A Path to Story Ch. 15: Game w/ Story

I enjoy creating games out of random things.  Sometimes I make games out of necessity, and sometimes it’s just a fun way to spend time together.  Creating a game while also telling a story of what the game is for helps to give it a context.  Most of the computer games I played as a kid and still do have a creative storyline that gives purpose to why you play.  Whether it’s to save the princess or to turn back the dark forces threatening the kingdom, giving a game a story makes it change from a simple test of skills to an epic battle of warrior awesomeness.

Here’s an example of a game-with-story that I made up and played with my kids.  I called the game: “Ninja!!”

Story (It doesn’t have to be long, just a quick reason that answer’s the “why?”):  The training of the Ninja is a time-honored practice taught for centuries amidst the misty mountains of Imaninja.  During the once in a century meeting called “The Only One I’ll Be Alive For”, or “TOOIBAF”, the sensei masters of the Imaninja Dojo have agreed to reveal the entry-level test to the world.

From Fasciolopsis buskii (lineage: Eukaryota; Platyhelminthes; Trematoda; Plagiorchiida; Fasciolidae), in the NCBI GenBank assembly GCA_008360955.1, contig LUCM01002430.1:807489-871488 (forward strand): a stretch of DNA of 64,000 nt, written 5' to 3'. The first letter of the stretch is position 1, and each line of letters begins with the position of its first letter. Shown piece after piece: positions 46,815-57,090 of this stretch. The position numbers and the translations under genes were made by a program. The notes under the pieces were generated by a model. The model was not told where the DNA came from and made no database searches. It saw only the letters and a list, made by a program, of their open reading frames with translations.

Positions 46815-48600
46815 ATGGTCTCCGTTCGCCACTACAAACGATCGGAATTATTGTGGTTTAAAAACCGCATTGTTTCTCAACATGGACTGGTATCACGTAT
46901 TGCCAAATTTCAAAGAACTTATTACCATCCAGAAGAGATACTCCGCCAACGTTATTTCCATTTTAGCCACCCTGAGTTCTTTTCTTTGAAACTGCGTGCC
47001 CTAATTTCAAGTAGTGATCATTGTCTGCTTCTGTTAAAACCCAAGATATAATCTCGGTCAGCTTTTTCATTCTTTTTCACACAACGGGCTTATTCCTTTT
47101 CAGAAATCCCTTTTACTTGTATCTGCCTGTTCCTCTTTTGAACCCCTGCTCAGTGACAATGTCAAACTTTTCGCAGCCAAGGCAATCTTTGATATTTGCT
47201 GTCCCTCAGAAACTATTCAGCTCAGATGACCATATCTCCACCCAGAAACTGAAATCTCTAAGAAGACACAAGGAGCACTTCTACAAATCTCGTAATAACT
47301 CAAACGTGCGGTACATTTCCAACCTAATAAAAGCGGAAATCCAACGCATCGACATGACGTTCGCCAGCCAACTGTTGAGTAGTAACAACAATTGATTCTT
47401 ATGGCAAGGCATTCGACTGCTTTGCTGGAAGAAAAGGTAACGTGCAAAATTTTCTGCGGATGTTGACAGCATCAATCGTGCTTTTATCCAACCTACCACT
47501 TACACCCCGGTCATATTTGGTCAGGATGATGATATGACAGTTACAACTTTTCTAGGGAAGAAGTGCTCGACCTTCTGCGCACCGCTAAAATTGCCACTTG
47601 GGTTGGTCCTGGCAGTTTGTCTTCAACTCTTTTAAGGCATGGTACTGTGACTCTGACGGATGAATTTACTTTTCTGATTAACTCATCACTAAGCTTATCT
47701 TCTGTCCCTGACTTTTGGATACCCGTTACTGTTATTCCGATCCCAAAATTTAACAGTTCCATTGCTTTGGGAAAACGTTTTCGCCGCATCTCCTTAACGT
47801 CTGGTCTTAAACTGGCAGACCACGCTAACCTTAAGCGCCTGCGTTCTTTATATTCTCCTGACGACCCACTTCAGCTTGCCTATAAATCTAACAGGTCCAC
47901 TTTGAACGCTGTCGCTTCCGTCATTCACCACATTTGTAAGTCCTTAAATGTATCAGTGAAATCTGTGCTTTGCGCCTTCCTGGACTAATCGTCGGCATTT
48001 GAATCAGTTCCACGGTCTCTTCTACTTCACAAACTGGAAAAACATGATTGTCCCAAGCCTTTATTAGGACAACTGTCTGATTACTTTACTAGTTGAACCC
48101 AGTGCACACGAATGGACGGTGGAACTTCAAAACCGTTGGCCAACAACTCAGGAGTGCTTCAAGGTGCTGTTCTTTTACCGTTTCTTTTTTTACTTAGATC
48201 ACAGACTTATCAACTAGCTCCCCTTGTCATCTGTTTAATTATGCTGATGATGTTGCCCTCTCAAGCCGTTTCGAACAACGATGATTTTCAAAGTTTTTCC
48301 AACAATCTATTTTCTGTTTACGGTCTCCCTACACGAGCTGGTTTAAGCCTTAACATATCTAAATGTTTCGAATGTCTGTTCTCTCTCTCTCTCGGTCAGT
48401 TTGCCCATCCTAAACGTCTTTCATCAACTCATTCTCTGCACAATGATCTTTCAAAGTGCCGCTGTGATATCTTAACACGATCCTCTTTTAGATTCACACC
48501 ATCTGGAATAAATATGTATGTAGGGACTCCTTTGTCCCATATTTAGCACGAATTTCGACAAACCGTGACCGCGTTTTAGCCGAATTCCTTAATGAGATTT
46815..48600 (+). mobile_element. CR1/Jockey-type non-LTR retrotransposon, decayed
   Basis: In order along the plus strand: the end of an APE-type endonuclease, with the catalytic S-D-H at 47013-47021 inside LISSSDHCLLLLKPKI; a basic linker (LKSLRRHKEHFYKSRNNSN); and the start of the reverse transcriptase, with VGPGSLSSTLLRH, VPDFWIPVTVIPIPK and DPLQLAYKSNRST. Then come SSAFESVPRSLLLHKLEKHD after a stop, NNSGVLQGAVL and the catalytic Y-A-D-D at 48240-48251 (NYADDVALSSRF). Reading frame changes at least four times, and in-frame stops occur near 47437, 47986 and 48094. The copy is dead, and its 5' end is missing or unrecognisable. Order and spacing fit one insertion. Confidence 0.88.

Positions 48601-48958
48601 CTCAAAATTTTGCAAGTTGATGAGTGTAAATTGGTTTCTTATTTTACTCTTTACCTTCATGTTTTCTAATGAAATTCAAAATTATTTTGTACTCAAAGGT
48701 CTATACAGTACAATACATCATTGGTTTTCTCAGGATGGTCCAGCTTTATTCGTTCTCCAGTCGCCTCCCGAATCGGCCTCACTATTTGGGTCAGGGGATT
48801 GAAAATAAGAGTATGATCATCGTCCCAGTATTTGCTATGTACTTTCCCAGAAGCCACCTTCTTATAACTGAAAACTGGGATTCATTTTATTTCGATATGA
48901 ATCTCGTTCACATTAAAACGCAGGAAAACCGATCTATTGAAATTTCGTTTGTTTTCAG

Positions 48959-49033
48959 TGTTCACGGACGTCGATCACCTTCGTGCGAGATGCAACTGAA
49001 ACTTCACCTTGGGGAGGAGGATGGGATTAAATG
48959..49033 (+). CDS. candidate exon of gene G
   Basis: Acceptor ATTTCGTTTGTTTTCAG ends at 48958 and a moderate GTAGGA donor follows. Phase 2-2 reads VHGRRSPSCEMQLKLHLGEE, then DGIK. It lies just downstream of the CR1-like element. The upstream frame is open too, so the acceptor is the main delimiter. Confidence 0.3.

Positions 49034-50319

The goal is to have your kids sneak up on you and touch you on the shoulder 5x’s (or however long you want the game to be and as the kids stay interested).  If they achieve 5 taps, they will be given the entry-level title of Mouse, or make something else up.  You can do this by adding their favorite animal, or something sneaky.  The entry level makes it repeatable.

If you have a child who is not interested in staying entry level but wants to be a full Ninja Master, you could add to the story by saying, “No one has ever completed the entry-level test as quickly as you have.  I have been given the authority by the ninja counsel of the Imaninja Dojo to bestow upon you the rank and title of Master.”

Set Up:  First, place a chair in the middle of a room, this will be where you will sit with eyes closed for the game.  Second, pick the distant place from where your kids will begin.  The starting place could be the corner of the room or down a hallway etc.  When everyone’s ready, you begin the game by shouting “NINJA!!” If you hear them you open your eyes and if you see them they have to start over.  You can turn off the lights to make it easier for them to evade you.  You can also help them by snoring. You can occasionally wake yourself up which makes them have to decide to freeze or move to hide.

If caught, your kids have three options:
1. They can throw down a smoke bomb to become invisible and have 3-5 sec. to hide, but they only get one of those per attempt.  Smoke bombs can’t be used for a tap, they are for hiding only.
2. They can pretend to be an animal by meowing or barking etc., thus tricking you, but this only works when they are farther away and low to the ground.
3. Sing a lullaby which lulls you back to sleep.

This entertained my kids for a good 1/2 hour. No props needed.